I have watched more football over the past few weeks than I have done since I was forced to as a child. I grew up in a football-loving household and, with the full Sky Sports package in my teens, my Brother would manage to find football to watch every day of the year. Whenever Aston Villa weren’t playing, there were other Premiership games, Championship games, the Euros, the World Cup, Brazilian beach football, if there was a ball being kicked around, we were watching it!
It’s not that I didn’t enjoy the games, there were just things I would rather have been watching – like movies.
I would watch any movie, new, old, Hollywood, foreign language, I had a FilmFour subscription when the channel first launched and I guess making my family sit through a season of films produced in Hong Kong was just as entertaining for them as the football was for me!
My knowledge of football came in very useful when talking to boys and, for that, I was grateful to my football-loving family.
A few years ago, I confessed to my family that I really wasn’t bothered about football. This was liberating as a lifetime of supporting Aston Villa had given me more emotions than I could really handle! What with running my own business, being a somewhat creative soul, and with the state of the world as it stood circa 2016/2017 I frankly did not have the emotional bandwidth for football. I find it hard to be a casual spectator. I stopped paying attention to the football and all was well.
I’m especially fortunate in that Chris is not a big football fan either. Our house is a football-free zone.
Or, at least, it was until the Women’s World Cup.
We couldn’t believe it – women’s football was being shown on primetime BBC One telly on a Friday night. It was being televised with every reverence afforded to the men’s game. We watched an England game to lend our support to this as a thing. I have never understood how television ratings are compiled but I thought that somehow by watching the game and talking about it on social media, the powers that be would see that we were interested.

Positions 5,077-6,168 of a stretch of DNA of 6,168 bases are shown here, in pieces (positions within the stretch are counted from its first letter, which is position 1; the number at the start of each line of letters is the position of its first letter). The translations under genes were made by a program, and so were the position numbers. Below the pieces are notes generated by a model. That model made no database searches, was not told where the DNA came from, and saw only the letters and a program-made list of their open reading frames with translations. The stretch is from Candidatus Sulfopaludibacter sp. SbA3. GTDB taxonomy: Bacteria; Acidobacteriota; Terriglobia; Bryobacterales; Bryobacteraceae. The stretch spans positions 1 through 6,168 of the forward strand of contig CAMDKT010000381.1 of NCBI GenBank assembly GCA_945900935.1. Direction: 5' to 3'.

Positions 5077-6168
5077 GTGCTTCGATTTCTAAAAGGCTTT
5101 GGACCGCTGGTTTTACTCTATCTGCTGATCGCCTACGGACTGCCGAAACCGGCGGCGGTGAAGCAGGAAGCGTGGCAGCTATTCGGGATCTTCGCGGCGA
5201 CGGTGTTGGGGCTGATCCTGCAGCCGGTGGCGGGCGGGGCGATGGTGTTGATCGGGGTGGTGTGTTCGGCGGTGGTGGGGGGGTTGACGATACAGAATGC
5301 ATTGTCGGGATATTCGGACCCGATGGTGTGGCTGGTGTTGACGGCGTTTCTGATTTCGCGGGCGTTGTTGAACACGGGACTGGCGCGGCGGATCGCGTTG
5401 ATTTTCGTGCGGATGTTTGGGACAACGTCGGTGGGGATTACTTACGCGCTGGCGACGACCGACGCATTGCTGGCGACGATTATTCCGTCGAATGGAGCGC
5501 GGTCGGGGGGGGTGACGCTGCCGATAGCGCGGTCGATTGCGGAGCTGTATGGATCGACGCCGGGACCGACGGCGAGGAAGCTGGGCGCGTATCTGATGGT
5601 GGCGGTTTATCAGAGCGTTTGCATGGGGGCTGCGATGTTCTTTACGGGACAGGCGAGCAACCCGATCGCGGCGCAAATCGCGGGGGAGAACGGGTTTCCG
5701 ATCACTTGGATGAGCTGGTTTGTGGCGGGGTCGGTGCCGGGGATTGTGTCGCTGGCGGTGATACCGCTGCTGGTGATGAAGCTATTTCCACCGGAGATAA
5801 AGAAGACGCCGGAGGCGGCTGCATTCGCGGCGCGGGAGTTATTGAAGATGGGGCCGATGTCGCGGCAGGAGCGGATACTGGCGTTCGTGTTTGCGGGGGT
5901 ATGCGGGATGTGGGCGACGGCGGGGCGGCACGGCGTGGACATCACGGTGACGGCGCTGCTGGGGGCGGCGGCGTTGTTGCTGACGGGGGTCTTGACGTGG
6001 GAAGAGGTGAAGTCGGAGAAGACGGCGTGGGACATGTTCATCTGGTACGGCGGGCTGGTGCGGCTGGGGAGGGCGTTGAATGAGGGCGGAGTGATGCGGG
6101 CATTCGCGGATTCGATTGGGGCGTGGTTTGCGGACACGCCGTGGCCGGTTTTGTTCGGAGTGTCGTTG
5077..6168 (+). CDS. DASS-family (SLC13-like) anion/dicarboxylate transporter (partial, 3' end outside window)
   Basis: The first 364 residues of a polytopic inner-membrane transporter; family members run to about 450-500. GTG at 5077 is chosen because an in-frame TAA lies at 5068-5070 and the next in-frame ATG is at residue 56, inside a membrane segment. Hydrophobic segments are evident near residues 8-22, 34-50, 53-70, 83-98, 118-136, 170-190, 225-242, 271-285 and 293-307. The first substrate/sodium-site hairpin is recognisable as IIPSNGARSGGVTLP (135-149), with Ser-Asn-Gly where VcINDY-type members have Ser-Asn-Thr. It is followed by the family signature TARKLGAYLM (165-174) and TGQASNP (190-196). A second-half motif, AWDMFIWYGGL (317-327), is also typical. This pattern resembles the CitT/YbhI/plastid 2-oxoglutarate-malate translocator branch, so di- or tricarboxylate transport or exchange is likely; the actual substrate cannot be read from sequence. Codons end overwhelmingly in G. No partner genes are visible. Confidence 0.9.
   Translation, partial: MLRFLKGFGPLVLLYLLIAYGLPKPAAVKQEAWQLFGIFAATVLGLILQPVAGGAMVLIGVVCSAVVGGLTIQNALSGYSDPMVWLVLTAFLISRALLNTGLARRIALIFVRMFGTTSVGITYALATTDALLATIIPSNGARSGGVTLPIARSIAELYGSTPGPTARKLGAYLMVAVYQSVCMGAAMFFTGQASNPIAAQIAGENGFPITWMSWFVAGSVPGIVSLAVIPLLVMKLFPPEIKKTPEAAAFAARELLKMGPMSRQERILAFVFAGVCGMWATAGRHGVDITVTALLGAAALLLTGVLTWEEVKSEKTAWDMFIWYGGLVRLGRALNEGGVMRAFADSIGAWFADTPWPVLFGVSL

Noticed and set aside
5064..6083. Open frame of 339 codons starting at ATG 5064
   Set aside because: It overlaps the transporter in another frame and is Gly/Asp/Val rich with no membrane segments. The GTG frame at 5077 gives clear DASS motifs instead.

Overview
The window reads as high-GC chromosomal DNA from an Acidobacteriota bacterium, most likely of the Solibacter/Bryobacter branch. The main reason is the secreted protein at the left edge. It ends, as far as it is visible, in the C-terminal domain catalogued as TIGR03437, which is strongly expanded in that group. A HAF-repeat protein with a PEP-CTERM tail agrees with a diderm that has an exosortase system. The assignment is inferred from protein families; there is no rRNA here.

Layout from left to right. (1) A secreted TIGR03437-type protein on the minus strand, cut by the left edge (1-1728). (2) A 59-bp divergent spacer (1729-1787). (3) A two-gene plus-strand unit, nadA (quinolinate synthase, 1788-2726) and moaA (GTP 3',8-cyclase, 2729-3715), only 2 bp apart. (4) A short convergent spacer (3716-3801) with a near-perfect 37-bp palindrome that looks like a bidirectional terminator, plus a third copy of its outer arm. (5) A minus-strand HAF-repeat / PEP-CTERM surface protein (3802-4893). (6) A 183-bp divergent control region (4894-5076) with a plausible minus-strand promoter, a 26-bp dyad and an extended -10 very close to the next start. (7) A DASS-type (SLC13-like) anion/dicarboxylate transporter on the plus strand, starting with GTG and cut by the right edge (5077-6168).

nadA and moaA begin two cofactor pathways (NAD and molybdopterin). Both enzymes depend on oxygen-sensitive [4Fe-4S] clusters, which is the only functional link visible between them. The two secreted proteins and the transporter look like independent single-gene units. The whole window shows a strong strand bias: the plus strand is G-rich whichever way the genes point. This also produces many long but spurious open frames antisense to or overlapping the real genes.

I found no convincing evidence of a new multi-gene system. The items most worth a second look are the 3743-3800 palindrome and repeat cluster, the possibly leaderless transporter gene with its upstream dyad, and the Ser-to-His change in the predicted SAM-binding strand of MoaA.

I could not be prouder of England’s national team, affectionately known as ‘the Lionesses.’ They played some really classy football and their behaviour on the pitch was exemplary. Though the team did not go on to win the World Cup – and I agree that they should wait until they do for their victory parade – they really are champions. Never before have I been able to name the female players on our national team, I have only ever been as aware of the women’s game as probably the majority of us. I knew we had a women’s team. That was about it.
Now I am having to talk Chris down from buying me an England shirt with WHITE on the back. Yes, we have adopted Ellen White as a member of our extended family!
We have not been fully converted into a football-loving household but we are already looking forward to the next Women’s World Cup in 4 years. I still have as little interest in watching the men’s game as before. Why is this? I have been asking myself this question.
Honestly, I still just don’t have the emotional bandwidth for it! I’m busy enough without having my mood dictated by whether or not my team win or lose. Aston Villa is in my blood whether I like it or not and I still blow a kiss to Villa Park when I drive past – you have my undying love but not my undivided attention, sorry.
Watching the Women’s World Cup, it was heartening to hear women’s voices chanting along with the England Supporters’ Band. I thought of all the little girls who have been shooed away from football because it was a game for boys. I am so grateful to the Lionesses for giving football to a new generation who will grow up seeing women playing on the BBC. Visibility matters.
I would love to bake a cake for the Lionesses, who I am sure could use a slice or two after all that hard work in the sweltering heat. You are superstars and amazing role models, onwards and upwards.
Special thanks of course are due to the BBC for putting the Women’s World Cup on our screens. Our non-football watching household devoured game after game and will continue to do so as long as you continue to support it – get a new commentator though… I don’t know who the gentleman was or why you chose him but a little bit of optimism would have been nice to hear, even in the face of insurmountable odds.
And an extra slice for England manager Phil Neville for beautifully continuing Gareth Southgate’s policy of dressing well on the sidelines.